I imagine someone in the past being horrified by this but think, if you're in, say 2015, is it that far away? Feeling a tad overcrowded on Earth yet? Lots of people around who cannot take over themselves? If I remember from the illegal reading I did in the Leader School Library, it was about 2015 when 'Do not resusitate' was first mooted. I think there was a headline that said something like 'Doctors Told To Offer DNR to the Over 75s'. I'd like to ask someone from 2015 where they thought THAT would lead...
I'm digressing horribly. This essay will not write itself. I have to write about why it's a great idea be willing to undergo corrective brain surgery as a Leader, just in case you start to feel like a 'normal' human and have scruples about Leading the way you've been taught. The problem is, the more I've learnt about Leading, the more awful it is. I've got through the first ten rounds and there are only two more now. This, the second to last one is where we get plonked in a room with whatever kind of writing instruments we choose and told to sum up our entire training in one essay. We're told it's the last time we will truly have private thoughts (no wonder I'm digressing then, my every thought has been controlled until today) and that the room we're in has no recording equipment. They told us that we need to prove we can still think ourselves despite all the Brain Training. And I believe this - I mean, it's a good idea to examine us on our own, no thought help at all.
It's a strange feeling. The more I write, the more I WANT to write. Like I've got all this stuff that's been building up inside me during the last year of Leader Training. 'How to be a good leader' is suddenly so much harder to express. It feels as if my head is going to burst! And to have this last bit of freedom, before I'm properly allowed in to the Building.... it's good. It's a good feeling. The essay can wait, just a little longer.
I'm going to imagine that I am, indeed, talking to someone from 2015. It's the uear I'd go back to, if I could, and find my last birth ancestor. I could describe Society to you, but it'd take too long. Let me tell you instead, about my family and about how I got Chosen. Obviously there's no random birth anymore and at our level of society my parents were allowed to choose four children. They could choose everything, from looks to intelligence. As the eldest they got me best of everything, all from A1 genes. My siblings all got A2, as you're only allowed one A1 per family. It's a little confusing, I guess, but it's normal to us. My siblings and I get on well, from similar genes.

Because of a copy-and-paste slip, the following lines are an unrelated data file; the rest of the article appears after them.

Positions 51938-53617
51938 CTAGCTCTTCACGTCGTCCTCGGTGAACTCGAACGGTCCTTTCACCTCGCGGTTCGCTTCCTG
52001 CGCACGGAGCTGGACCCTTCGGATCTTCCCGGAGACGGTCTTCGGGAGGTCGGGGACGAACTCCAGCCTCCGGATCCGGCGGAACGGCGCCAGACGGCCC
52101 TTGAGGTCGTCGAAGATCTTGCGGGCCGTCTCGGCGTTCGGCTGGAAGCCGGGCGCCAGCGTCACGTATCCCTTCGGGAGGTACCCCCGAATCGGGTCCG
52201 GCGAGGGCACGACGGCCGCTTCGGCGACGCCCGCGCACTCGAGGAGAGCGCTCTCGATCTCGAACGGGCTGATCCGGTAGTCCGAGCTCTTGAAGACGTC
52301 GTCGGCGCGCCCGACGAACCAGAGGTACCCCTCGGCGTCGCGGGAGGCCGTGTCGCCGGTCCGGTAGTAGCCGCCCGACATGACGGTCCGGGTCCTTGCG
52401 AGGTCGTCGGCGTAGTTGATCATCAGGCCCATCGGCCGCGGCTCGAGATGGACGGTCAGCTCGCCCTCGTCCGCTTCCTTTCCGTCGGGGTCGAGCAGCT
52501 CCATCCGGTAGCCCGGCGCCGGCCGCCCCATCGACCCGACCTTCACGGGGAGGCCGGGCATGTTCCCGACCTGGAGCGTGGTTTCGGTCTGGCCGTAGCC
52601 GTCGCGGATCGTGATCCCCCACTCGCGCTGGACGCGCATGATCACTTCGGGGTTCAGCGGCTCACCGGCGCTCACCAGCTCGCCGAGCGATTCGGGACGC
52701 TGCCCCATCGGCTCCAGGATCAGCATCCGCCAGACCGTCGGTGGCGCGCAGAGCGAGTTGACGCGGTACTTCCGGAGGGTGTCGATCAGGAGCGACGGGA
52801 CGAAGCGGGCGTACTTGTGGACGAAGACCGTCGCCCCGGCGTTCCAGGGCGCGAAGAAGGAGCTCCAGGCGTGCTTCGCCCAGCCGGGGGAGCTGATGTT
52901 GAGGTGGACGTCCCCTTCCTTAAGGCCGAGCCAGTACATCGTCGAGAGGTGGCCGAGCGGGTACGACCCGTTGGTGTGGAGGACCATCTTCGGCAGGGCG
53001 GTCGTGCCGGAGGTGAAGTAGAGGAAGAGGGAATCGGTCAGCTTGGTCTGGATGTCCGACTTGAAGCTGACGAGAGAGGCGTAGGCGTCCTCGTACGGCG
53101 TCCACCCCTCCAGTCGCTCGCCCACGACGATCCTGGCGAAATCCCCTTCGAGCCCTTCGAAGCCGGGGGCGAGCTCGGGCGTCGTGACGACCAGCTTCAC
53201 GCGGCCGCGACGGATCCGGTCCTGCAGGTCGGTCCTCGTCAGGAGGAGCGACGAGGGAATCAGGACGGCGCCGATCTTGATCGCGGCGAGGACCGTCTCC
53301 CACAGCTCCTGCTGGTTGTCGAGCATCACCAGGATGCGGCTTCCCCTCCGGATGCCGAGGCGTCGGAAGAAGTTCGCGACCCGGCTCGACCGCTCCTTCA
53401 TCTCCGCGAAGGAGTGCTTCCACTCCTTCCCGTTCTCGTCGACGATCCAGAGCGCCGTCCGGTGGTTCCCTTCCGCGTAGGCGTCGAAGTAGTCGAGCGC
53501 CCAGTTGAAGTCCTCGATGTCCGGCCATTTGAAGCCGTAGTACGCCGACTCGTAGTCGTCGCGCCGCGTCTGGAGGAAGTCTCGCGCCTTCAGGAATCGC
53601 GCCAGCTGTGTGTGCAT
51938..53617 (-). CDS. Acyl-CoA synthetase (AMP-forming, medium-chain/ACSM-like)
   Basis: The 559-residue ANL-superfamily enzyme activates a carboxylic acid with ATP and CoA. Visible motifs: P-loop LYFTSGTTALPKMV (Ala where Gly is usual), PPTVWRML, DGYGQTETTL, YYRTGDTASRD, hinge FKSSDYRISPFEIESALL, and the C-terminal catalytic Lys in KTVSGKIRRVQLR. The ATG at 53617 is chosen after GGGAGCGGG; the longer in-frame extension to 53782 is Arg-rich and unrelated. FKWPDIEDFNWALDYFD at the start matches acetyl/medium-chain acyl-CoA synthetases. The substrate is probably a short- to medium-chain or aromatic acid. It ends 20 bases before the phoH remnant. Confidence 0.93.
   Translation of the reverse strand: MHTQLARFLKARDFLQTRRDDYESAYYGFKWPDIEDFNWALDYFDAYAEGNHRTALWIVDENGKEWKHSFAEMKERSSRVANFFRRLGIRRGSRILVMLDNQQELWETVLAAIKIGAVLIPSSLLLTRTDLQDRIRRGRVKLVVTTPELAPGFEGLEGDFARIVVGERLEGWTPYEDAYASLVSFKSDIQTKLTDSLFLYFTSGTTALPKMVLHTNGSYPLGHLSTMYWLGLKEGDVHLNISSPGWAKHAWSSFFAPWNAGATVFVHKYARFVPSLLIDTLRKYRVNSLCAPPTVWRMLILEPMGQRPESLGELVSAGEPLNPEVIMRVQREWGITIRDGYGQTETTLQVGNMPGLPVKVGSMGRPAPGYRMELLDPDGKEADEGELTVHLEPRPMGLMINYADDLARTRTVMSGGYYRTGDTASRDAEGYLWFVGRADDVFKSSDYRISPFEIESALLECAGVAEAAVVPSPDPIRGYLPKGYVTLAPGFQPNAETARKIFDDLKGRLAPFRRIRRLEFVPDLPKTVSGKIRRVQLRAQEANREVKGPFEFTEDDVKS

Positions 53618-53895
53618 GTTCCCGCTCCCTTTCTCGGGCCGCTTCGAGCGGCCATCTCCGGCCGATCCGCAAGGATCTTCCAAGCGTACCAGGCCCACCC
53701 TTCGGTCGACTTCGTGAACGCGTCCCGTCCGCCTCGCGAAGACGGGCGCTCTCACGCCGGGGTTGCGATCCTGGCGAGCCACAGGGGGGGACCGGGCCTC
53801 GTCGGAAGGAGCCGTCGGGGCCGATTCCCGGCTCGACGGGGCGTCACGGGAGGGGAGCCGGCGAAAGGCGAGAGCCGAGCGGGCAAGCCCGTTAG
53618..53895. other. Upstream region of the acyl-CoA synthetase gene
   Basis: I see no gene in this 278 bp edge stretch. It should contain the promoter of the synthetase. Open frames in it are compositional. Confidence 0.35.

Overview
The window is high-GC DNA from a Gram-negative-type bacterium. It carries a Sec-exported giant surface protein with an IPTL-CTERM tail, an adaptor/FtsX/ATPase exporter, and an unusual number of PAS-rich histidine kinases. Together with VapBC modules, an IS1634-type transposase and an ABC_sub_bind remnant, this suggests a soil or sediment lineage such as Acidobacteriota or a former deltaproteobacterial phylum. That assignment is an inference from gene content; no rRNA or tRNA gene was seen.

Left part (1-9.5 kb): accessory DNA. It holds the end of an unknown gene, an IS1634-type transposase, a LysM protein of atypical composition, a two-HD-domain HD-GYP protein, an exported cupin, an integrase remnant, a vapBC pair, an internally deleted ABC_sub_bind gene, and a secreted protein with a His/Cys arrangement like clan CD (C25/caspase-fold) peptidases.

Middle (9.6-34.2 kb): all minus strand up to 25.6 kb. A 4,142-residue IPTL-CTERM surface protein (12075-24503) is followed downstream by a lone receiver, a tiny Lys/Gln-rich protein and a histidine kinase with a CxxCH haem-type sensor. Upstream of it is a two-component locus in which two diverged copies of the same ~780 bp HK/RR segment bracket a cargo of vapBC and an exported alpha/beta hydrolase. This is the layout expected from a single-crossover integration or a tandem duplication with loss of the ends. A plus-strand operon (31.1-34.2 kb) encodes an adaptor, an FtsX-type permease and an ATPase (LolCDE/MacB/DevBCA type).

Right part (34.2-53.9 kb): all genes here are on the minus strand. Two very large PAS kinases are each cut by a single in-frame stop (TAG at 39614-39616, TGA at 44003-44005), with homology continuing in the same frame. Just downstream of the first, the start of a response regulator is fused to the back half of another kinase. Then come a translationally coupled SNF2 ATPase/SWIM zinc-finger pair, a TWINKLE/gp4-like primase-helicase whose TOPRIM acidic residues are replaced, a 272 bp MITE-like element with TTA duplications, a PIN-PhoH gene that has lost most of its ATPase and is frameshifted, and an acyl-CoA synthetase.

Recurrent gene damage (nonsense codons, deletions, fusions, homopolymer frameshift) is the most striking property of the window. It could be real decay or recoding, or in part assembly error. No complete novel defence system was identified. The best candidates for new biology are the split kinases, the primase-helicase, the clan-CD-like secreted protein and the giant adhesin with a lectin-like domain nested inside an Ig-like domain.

When Father needed a new heart he didn't have enough Coin to pay, so he made a deal. His friend in the Building needed one more applicant for Leader School and could get a new heart. That applicant was me! everyone says I am lucky but I'll let you into a little secret. I'm not lucky, not at all.
When you become a Leader, you become a slave to Society. Your very thoughts are controlled, your brain is molded, your life belongs to them. There's some inner sanctum that only the applicants form the last two rounds go into, and once you go in, you don't come out again. The ones who are not chosen go to that 'resort' I mentioned earlier. That's what the rumour is, anyway. Once you are allowed to know those secrets, well, that's it. They cannot let you out again. So I've no choice but to continue. From the moment you begin training, you belong to Leader School and its trainers.
I'm running out of time. I've only got an hour now to write my essay, but the words are feeling further and further away from my grasp, those words I am supposed to write.
I'll tell you the rest - if you are chosen, you are hooked up to the system and you are a Leader until you die. We've not managed to beat death yet. Maybe in the next century. When they think you are dying, they get the next applicant ready. Our present Leader, Mo Sin, is OLD. Some say about 120 years old. I wanted to be next but suddenly I am not so sure. This last bit of free thought has made me think again. There is so MUCH I'd like to tell you, now...
Leaders cannot see their families again. The families can see them, through their Screens, every single day, greeting Society, reminding them that what they do is for the good of all, reminding them of the rules, giving out medals, giving out punishments, if necessary. Leaders always dress in black, the colour of purity, and always, always smile. They can lull us with their voice, as they make a new rule which cuts off yet more of their freedom and
There's a weird noise coming from outside the door. It sounds like clicking. Metal wheels? Maybe it's lunch coming early! They did say we'd get fed ater finsihing our essays, But I've not pressed Send yet, to submit it to the School. Shit. How do I delete everything I just wrote? If anyone reads this.... what have I been thinking?
I can't delete it. I need to get
The door's opening. I know now, what this essay was all about. It was nothing to do with our knowledge. It was a test of us, of "
NOTE: APPLICANT TERMINATED.
FAILURE 2487 THOUGHTS NOT CONTROLLED